How to Choose the Right Ceiling Fan for Your Home
Finding the right ceiling fan for your space is a bit of a challenge, but if you know what to look for, you’ll find one that perfectly suits your environment, personal style, budget and needs. We’re happy to assist you with your ceiling fan quest, providing information on all the most important ceiling fan considerations. Be sure to reference our complete ceiling fan buying guide for in-depth information. But for now, you can use this abridged version to help you quickly understand some key ceiling fan aspects.
Pictured Above: Quorum Windmill Ceiling Fan Model 96015-9
Know a Little About Style
Of course, the aesthetic of the fan will certainly come into play when you’re shopping—do you want something modern, rustic, traditional, tropical or all-out fancy? Exploring our ceiling fan styles will help you zero-in on your personal preferences. Beyond that, fans are typically broken down into categories by feature, such as the obvious ones like fans with lights, remote-controlled fans, outdoor fans and LED light fans. However, there may be some fan types you don’t recognize, such as:
- Hugger Fans—Otherwise known as low-profile or flush-mount ceiling fans, hugger ceiling fans sit flush or close to the ceiling. They are best for low-ceiling spaces.
- DC Motor Ceiling Fans—Unlike AC ceiling fans, DC ceiling fans feature their own built-in permanent magnets, which makes them significantly more energy efficient. DC fans use three to five times less electricity than AC styles.
- Belt Drive Fans—These kinds of fans use a single motor with a pulley, which drives a belt that’s stretched between each individual fan. The belt drive motor must be attached directly to a wall or ceiling.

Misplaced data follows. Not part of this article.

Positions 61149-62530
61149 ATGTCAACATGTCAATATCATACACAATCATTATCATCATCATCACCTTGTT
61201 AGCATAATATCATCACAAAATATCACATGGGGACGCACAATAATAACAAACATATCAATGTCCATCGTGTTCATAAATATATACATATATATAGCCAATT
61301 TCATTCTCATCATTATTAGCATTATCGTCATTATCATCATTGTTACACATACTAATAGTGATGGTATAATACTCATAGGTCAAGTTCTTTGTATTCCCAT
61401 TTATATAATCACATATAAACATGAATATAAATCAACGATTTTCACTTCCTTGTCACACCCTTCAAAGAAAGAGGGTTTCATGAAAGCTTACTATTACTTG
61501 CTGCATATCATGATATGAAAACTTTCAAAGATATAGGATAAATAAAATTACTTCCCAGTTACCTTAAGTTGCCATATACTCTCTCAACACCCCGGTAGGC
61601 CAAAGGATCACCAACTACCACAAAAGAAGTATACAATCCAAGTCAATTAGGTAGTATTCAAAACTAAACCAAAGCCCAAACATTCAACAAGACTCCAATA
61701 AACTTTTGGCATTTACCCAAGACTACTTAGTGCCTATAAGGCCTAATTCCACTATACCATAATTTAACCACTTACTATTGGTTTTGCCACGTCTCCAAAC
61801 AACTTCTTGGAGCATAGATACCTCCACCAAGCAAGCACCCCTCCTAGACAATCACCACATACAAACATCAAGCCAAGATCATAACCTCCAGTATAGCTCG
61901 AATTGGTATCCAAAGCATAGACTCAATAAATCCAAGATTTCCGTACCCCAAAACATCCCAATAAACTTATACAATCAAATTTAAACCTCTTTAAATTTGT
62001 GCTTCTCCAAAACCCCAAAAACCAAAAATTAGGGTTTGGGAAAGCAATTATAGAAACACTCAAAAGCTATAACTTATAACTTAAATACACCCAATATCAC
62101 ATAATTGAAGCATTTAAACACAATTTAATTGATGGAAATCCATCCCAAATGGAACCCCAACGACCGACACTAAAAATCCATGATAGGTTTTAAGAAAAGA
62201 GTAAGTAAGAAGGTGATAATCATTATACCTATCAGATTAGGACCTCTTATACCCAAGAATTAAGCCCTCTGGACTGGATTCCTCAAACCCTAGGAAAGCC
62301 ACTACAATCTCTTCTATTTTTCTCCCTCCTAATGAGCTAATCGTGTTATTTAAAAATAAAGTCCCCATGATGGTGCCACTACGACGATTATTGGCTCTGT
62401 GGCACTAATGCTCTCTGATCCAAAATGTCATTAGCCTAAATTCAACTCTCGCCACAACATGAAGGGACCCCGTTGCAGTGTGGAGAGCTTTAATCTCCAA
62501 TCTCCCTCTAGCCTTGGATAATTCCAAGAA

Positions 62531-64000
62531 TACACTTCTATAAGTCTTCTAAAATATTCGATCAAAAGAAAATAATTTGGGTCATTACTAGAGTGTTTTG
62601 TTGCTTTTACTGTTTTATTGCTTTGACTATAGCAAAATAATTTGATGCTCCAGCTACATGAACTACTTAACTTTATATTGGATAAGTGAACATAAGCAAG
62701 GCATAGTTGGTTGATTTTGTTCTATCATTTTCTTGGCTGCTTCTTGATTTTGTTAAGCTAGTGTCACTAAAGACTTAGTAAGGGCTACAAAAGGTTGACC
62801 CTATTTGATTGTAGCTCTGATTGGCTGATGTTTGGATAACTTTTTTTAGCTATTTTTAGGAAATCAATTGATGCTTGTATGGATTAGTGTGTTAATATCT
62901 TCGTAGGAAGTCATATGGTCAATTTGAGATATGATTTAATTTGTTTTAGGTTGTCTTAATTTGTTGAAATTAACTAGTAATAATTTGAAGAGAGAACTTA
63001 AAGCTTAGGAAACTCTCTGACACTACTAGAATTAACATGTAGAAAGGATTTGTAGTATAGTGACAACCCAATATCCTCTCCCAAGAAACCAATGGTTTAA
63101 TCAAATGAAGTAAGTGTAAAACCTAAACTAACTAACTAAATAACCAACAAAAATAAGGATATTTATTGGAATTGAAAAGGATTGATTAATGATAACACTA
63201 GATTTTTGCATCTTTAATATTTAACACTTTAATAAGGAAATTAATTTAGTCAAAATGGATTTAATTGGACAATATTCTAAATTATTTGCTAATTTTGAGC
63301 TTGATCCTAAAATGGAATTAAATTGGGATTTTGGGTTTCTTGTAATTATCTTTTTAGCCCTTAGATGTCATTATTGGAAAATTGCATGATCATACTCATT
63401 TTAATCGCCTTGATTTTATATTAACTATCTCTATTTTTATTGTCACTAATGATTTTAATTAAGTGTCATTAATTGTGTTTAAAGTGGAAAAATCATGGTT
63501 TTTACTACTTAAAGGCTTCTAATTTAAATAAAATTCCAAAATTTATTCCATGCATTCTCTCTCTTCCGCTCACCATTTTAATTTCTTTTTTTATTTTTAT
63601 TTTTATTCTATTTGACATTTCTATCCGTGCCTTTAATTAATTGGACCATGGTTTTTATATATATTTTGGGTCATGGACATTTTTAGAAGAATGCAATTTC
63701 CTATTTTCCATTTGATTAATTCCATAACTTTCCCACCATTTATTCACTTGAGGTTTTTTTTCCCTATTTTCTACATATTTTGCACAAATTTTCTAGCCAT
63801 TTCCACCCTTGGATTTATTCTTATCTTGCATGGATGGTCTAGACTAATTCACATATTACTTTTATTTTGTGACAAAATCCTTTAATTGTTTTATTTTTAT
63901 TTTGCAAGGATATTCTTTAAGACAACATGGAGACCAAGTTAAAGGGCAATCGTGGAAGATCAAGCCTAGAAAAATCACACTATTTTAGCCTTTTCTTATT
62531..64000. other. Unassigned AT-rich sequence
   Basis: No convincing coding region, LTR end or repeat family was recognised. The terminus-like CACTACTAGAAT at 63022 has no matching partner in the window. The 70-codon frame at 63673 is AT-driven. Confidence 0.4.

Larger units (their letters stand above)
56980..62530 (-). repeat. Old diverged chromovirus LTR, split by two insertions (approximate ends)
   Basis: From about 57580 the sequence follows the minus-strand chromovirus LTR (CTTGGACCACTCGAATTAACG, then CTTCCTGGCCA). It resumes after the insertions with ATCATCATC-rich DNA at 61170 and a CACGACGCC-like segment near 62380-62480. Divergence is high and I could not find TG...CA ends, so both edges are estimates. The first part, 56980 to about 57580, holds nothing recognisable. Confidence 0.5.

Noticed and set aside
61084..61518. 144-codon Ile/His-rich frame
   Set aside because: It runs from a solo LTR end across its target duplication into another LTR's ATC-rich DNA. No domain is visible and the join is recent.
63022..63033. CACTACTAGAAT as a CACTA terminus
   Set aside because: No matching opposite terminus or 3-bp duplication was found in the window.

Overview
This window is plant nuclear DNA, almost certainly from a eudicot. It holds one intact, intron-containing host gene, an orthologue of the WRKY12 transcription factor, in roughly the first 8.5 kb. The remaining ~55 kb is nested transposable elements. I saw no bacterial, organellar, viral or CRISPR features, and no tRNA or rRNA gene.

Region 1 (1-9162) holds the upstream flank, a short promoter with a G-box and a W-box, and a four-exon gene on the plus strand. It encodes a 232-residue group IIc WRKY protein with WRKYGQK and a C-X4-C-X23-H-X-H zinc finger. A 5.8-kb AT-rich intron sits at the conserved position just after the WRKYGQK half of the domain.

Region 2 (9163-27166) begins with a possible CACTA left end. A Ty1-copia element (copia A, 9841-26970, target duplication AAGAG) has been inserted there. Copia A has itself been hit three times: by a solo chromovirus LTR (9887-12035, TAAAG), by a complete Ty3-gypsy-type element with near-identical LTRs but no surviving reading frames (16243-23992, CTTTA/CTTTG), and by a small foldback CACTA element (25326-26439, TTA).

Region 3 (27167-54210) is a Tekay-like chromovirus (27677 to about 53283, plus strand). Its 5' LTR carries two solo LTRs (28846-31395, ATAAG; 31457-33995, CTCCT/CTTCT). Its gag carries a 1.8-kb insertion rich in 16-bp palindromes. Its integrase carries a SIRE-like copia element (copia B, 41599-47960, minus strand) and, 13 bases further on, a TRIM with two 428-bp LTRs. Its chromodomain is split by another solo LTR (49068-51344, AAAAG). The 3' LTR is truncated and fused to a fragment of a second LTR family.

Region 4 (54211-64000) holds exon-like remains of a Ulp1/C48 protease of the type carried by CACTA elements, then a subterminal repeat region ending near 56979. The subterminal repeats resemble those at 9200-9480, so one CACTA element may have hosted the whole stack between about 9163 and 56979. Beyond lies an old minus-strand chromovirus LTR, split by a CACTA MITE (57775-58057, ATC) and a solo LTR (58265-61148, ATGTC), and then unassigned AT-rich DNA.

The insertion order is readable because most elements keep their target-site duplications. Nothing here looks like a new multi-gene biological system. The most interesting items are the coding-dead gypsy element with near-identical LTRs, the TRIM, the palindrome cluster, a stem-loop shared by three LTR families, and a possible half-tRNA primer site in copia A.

- 220-Volt Fans—For shoppers who live outside the U.S., 220-volt ceiling fans are a great option. These fans feature 220-volt power configurations for use in many parts of the world.
The style and features of the fan are a great place to start, and you can go on to narrow down your options from there.
Get the Sizing Right
Another thing to consider is sizing. Ceiling fans typically come in sizes ranging from 24 inches to 96 inches, which signifies the full reach of their blade span (otherwise known as blade sweep). In addition to the width of the blades, fans are also sized by cubic feet per minute of airflow (CFM). CFM measures the amount of air that is displaced and can be a good indicator of wind speed, which is what provides you with that cool breeze.
So which size ceiling fan is best for your room? First, know your measurements in square feet. If you aren’t sure how to get the square footage of a room, you can always use this handy square footage calculator. Once you have your measurements, you should follow these recommendations, guided by our 30 years in the ceiling fan industry:
|Room Size||CFM||Recommended Fan Size|
|6' x 6'||3,000 - 4,500||Shop: 24" to 36"|
|10' x 10'||4,000 - 5,500||Shop: 37" to 48"|
|12' x 12'||6,200 - 7,500||Shop: 49" to 56"|
|15' x 15'||7,000 - 9,000||Shop: 60" to 72"|
|Larger||9,000 - 11,000||Shop: 72" to 96"|
These days, the trend errs towards bigger ceiling fans in smaller spaces but know that just because a fan is bigger doesn’t mean it will cool a room better or faster. The final sizing-related consideration you should know is the size of the downrod, or the pole that suspends the fan from the ceiling. The key is to drop the fan down to the lowest allowable height for the best airflow. You can read more about downrod sizing in our ceiling fan buyer’s guide.
Pictured Above: Craftmade Chaparral Model CP52AG
Trust the Experts
Still have questions? Don’t hesitate to reach out to us for personalized ceiling fan advice!
Our best piece of advice when shopping for ceiling fans is to partner with companies like us who prioritize customer care. Hansen Wholesale started as a call-in retailer, so we built up a strong customer service team ready to inform and assist customers with regard to fans and everything about them. On top of that, our team rates every ceiling fan in our selection on a scale of one to five—taking into consideration quality, airflow, efficiency, electricity use and wind speed—to help you make the best decision!